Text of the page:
September 22, 2017
Usually when games cover subjects that centre around the mind, they’re often very serious and disturbing affairs. The horror genre is loaded with that kind of thing. But it doesn’t have to be that way, as Figment proves rather well. The game opens with the sounds of a rather serious accident, before settling on our hero Dusty, sat on his porch on a floating island and being a bit of a grump. Even more so when Piper appears; a little bird intent on rousing Dusty from his lethargy, when our hero’s favourite scrapbook of precious memories is stolen by a masked Nightmare. There’s a line I never thought I’d say.
Much like Disney Pixar’s Inside Out, Figment takes place entirely inside the mind of another person. This means that things don’t exactly look normal, because why should they? The main city is made up of cardboard buildings and pencil bridges; the main character is a guy with a tail and cat ears; almost looking like a dude in an animal onesie, and he wields a wooden sword. It just allows the developer to go nuts on the design of everything, including the themed areas of the game, all representing different parts of the brain and subconscious.
The main aim of Figment is to catch the Nightmare that has stolen Dusty’s scrapbook, but in order to do that you’ll have to explore two other areas and banish their own, minor nightmarish entities. These will each sing songs at you whenever they appear (including providing the music for their own boss fights), and fill their individual areas with themed enemies and traps to block your progress. Luckily, the combat is incredibly simple and is sparse enough that it never grows tiresome. There is an attack button and a roll button, and it really is as simple as that: you attack and dodge whatever any enemy throws at you. There are patterns to watch for, especially during boss fights, but you’ll never be too taxed by encounters.
It feels like the game is deliberately keeping the combat simple, in order to focus on the story and puzzles. Your brain will rarely be bothered by the majority of the puzzles dotted throughout the world of Figment, but that doesn’t mean they aren’t fun. It certainly doesn’t mean they’re easy. One or two, especially in the final third, took a few minutes for me to discover the solution, and each time it was a nice moment when I was able to progress. The puzzles that tend to prove most difficult are those related to the optional memories that are hidden throughout the game. Some are easy to find, but others require some exploration and a little forward thinking, both to track them down and to discover the way to grab them.
These memories help to flesh out the story of Figment, providing a piece of artwork that shows a piece of a life we don’t yet know. Alongside these pictures are small pieces of text, hinting at what lies beyond this realm of imagination, and some can be quite emotional. This says a lot about the quality of the writing on show – not just these pieces of text, but in the script and song lyrics throughout. Dusty is a cynical old sod, constantly at odds with the eternally chipper Piper. The Nightmare and his underlings are typically villainous, but they’re sometimes charming, and the citizens of this particular mind are all manner of weird and wonderful. You never see these folk, but you can knock on their doors and listen to a snippet of dialogue that will teach you a little something about the area you’re in, or simply make you laugh. And you will definitely laugh.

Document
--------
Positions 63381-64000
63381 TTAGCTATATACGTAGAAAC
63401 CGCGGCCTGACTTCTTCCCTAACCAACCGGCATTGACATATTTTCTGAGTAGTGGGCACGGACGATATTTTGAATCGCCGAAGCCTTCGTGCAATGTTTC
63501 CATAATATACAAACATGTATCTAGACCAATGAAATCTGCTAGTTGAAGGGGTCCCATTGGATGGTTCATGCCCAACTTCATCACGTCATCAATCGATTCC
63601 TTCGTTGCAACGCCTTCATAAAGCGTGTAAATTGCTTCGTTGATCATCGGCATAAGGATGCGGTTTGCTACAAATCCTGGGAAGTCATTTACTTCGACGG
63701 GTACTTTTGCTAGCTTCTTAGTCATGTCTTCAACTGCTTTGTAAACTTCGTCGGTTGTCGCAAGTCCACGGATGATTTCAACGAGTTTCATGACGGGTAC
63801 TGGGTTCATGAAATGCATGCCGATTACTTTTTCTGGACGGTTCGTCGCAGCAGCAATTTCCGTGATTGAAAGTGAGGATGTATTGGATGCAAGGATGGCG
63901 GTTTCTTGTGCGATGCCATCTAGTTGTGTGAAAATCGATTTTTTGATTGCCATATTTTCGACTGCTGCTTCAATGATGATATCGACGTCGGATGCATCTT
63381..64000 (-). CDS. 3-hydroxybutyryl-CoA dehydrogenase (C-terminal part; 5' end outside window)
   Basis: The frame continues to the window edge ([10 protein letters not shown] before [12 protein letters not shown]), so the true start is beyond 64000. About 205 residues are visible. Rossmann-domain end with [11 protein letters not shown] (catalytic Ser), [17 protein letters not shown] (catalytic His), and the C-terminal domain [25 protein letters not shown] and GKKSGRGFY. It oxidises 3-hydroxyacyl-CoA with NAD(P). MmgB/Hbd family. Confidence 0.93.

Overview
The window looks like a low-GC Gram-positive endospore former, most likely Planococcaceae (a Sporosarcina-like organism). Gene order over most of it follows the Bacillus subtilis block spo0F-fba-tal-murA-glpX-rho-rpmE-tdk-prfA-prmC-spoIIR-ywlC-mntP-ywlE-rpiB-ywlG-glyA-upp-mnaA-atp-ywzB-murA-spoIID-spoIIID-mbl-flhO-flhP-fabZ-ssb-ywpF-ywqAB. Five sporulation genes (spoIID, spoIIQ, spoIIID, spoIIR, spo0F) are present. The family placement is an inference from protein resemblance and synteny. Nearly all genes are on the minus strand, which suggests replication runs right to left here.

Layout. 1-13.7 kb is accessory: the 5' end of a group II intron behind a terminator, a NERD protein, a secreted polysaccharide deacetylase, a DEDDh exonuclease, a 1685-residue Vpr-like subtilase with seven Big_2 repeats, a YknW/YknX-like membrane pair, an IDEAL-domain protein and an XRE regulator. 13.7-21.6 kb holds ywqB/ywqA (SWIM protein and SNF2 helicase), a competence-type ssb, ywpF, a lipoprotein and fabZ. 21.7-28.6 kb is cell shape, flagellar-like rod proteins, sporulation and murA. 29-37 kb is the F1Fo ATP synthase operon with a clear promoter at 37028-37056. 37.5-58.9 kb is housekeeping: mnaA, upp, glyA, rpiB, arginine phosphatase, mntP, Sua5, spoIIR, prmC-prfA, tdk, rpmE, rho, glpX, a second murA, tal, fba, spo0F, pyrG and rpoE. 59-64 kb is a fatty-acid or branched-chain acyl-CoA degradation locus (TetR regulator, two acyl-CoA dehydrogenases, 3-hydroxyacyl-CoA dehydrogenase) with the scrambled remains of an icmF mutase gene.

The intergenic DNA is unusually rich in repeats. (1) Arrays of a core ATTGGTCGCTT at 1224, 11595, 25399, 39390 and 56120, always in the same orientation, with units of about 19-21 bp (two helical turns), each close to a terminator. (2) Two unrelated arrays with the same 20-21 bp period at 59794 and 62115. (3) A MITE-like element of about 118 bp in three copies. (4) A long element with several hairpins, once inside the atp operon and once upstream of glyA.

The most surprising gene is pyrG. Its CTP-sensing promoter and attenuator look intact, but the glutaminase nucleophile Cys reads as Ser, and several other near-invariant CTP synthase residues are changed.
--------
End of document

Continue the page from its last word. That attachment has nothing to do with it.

To say that the presentation is brought together by the visual style and music does the whole package a disservice, but this is a review so I have to single things out a little, right? It does look fantastic, with an art style that looks like Tim Burton and Dr Suess decided to design a Roald Dahl cover. Everything looks hand painted, or at least crafted out of everyday objects, and the characters and creatures are animated so beautifully it’s hard to believe this was made by a small Danish team on a tight budget. Its visual design easily surpasses that of much bigger studios with budgets most Hollywood directors would blush at. This presentation is matched only by its magnificent audio, from the cracking voice acting (Dusty and Piper bounce off one another brilliantly) to the wonderful boss songs. Sadly, even with subtitles, you’ll probably miss some of the lyrics due to concentrating on the fights themselves. But honestly, I could listen to Figment’s soundtrack all day long.
Coming in at around four or five hours, with room for another playthrough if you want to collect all the memories, Figment is just about the right length. It’s not perfect, with the final area dragging a little and containing a couple of frustrating moments, but it is a gorgeous and charming adventure filled with humour and imagination. Regardless of whether you’re a musical person or a fan of puzzles, there is so much to love in Figment that you’ll adore spending time in its colourful world.
Drags a bit towards the end
Figment tackles a potentially emotional subject, but does so without depressing the player. Quite the opposite. Its gameplay and writing come together in such a charming and musical way, you’ll find yourself smiling throughout.